I like it and it's right I get the ticket and I'm gone. That's the way
to do it! Half the time when you're traveling with a band, the head
person of the band may not even make no money when he gets through trying
to pay everybody else!
Been on my own ever since I started at seven and
a half years old... I started recording in my late 30's and I'm 66 now,
so you know how long I've been playing.
This kind of traveling
all over and playing internationally though, that's a fairly new thing
for you isn't it?
Well I've been playing most of my life really, but I wasn't
playing in the public. I played around home for years, and around Beale
Street for years before I got known, but I really got known overseas
before I got known in the United States.
How did that happen?
Dr. David Evans recorded me in Memphis State... Hot Fox
records in Germany put out the record ("The Spirit Lives On, Deep
South Country Blues and Spirituals in the 1990s.") and that's why
I first got to be a celebrity - in Germany, and then in Europe...
was it a surprise you you that it happened?
Not really... but I liked it! I'd been playing all my life -
I thought myself by ear listening to the radio... started off by chord
and I changed over - I wanted to do notes... I wanted something somebody
else wasn't doing, because everybody was imitating somebody else you
know - chords and stuff - and I wanted my own thing.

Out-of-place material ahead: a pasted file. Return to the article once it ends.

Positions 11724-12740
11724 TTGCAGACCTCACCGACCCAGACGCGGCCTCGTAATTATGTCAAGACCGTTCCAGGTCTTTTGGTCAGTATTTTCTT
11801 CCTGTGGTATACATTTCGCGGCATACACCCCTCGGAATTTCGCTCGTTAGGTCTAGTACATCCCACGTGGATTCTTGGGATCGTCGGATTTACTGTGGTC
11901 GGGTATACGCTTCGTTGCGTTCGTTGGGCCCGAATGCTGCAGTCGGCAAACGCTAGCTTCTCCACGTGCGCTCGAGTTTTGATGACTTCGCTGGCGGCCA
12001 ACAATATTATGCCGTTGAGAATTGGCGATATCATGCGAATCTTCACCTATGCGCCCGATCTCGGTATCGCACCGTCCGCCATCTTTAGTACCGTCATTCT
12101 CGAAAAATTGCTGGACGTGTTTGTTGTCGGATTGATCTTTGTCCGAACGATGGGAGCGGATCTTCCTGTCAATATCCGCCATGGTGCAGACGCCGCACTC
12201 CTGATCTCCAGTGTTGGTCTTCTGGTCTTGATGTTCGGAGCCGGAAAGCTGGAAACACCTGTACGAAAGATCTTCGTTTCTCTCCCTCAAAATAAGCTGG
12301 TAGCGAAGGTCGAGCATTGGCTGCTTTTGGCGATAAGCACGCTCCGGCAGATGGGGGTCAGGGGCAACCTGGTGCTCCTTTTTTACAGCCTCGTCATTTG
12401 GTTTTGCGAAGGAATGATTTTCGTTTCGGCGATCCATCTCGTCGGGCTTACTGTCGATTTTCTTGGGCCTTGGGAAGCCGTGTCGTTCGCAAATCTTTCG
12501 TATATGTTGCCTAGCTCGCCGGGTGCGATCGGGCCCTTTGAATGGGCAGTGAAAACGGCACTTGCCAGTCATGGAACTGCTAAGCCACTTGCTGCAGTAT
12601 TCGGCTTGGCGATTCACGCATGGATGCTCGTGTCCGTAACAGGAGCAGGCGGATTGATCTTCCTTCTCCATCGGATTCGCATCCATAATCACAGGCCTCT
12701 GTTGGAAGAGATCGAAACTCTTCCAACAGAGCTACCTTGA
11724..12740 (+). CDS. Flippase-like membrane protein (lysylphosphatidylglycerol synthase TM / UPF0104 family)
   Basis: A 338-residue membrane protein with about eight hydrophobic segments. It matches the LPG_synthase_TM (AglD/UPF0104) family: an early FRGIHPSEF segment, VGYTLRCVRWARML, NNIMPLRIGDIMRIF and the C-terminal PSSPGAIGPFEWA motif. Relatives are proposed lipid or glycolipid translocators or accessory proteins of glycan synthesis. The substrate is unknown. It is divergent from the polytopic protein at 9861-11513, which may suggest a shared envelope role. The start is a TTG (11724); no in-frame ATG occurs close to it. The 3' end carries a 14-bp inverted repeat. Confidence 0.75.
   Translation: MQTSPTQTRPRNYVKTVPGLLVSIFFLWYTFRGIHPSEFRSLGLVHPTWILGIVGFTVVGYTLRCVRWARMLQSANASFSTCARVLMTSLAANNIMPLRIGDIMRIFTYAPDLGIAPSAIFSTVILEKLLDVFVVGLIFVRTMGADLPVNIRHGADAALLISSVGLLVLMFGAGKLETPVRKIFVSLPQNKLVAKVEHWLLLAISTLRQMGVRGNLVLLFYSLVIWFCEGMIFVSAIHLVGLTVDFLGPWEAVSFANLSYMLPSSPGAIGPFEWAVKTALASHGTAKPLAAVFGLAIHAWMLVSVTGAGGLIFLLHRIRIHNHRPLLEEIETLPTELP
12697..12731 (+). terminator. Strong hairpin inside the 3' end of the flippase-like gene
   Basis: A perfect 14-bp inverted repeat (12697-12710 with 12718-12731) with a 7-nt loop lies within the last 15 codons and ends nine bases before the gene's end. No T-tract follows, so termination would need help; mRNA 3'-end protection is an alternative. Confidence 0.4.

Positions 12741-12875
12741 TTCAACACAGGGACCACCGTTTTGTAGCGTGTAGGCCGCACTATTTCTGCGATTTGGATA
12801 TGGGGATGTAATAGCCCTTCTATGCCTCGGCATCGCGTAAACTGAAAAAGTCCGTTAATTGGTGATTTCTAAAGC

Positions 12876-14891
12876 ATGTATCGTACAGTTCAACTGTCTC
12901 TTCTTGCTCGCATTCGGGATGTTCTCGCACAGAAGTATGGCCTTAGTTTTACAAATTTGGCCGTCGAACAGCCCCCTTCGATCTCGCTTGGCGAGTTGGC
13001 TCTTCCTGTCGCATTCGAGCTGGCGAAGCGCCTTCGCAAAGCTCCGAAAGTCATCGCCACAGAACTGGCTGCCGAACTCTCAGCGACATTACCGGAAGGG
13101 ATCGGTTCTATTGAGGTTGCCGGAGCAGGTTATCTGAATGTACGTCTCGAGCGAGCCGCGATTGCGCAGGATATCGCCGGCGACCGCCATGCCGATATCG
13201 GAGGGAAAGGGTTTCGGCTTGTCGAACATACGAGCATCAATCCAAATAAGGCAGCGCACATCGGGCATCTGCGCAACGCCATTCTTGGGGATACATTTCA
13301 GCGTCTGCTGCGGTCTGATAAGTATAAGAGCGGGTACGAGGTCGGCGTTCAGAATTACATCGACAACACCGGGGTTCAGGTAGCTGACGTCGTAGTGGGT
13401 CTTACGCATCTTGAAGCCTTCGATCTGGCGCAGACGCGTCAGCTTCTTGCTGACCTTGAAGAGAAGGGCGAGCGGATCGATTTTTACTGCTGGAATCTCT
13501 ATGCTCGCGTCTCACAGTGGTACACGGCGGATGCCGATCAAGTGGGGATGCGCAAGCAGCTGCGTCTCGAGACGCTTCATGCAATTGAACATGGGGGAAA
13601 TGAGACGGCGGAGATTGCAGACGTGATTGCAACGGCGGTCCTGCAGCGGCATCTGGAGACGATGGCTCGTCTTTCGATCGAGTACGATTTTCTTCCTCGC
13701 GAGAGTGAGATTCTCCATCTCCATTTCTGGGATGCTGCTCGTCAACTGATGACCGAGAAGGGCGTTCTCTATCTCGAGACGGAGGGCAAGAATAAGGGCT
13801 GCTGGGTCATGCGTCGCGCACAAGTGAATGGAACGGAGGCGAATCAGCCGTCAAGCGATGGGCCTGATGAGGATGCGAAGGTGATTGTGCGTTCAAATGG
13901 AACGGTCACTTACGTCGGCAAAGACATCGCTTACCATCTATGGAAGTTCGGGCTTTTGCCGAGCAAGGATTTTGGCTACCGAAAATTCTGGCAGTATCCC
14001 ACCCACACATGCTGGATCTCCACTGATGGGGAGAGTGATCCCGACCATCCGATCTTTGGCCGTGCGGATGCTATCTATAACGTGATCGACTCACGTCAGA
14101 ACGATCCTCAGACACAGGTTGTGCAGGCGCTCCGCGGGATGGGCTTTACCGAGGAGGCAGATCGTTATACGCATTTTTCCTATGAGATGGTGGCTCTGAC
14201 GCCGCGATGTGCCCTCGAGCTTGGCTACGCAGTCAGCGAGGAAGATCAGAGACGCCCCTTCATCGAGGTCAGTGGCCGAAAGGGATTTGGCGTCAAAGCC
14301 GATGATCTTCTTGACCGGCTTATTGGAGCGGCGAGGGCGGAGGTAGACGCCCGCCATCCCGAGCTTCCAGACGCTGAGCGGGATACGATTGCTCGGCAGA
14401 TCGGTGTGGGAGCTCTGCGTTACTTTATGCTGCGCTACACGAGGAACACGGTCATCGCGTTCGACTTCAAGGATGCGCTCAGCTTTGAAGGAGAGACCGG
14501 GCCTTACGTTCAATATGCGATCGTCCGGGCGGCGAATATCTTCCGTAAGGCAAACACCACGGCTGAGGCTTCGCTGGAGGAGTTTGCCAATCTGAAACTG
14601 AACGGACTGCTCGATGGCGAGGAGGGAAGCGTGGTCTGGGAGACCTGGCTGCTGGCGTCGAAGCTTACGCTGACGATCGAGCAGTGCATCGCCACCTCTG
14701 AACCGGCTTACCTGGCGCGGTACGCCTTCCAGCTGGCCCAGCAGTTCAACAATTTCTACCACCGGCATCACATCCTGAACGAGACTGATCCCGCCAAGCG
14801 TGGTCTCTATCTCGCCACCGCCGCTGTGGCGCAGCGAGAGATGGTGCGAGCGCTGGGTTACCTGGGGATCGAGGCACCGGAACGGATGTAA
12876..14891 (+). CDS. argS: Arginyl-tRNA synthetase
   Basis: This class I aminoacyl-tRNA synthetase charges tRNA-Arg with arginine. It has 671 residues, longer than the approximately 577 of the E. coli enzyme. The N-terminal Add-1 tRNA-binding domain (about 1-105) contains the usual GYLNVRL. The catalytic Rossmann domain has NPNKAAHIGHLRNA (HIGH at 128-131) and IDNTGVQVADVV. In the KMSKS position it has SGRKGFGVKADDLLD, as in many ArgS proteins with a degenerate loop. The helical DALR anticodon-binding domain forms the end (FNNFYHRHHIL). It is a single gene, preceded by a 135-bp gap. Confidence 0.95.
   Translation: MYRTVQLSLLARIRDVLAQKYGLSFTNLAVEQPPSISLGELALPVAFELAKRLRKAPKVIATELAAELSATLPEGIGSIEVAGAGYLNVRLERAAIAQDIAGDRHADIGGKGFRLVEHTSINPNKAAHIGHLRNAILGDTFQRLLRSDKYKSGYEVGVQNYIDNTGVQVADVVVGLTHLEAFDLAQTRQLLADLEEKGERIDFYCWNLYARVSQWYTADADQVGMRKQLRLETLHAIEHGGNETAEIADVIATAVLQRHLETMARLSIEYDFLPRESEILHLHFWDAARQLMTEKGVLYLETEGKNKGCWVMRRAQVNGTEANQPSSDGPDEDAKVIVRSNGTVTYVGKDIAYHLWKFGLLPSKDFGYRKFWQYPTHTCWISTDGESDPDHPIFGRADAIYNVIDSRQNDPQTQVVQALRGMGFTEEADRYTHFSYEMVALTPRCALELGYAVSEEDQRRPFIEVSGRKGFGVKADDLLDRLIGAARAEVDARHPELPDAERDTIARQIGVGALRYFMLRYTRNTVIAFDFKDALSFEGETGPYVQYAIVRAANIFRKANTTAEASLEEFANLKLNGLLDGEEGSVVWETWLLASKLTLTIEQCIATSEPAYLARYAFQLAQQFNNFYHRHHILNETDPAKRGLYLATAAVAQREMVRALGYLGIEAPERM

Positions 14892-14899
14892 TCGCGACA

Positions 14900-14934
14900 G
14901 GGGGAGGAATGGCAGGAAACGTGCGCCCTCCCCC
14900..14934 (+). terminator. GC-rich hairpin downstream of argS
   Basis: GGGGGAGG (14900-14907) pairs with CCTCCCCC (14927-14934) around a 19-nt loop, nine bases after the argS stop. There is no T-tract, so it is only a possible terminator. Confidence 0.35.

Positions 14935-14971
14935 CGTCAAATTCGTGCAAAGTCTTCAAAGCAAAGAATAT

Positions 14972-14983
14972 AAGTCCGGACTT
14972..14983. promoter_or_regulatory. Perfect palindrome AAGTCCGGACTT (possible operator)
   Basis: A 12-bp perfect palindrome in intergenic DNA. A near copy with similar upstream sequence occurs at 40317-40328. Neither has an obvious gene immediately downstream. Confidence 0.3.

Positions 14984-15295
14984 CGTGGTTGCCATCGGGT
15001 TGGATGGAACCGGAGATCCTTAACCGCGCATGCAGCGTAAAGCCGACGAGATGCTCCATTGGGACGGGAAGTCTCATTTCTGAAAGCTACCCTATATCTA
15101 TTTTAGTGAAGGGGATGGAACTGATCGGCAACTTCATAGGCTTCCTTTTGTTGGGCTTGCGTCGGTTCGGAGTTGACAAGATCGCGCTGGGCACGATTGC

But you still consider yourself to be playing 'Mississippi Hill
That's right... When I first started going to Germany and
they heard my playing and singing they thought I was from the Delta... "Mississippi
Delta Bluesman Robert 'Wolfman' Belfour" - that's what was on the
poster, and I spoke to them about it... Years later I was playing in
other places, nationally, and they're like "You don't live in no
delta?" and I'm like "No I don't live in no delta I was born
right there in Red Bank Mississippi, 'aint nothing like the delta, it's
hill country." (Note: most bigographical information
available has Holly Springs as Roberts place of birth and I can find
no reference to 'Red Bank' but I'm pretty sure that's what he said.)
Once I was being interviewed they asked me "You
knew Jr. Kimbrough didn't you" and
I'm like "Yeah
I knew Jr Kimbrough, I see him some time, every so often", they
said "He learnt you how to play didn't he?" I say "No!" They
were gonna give him that credit for learning me how to play but I learned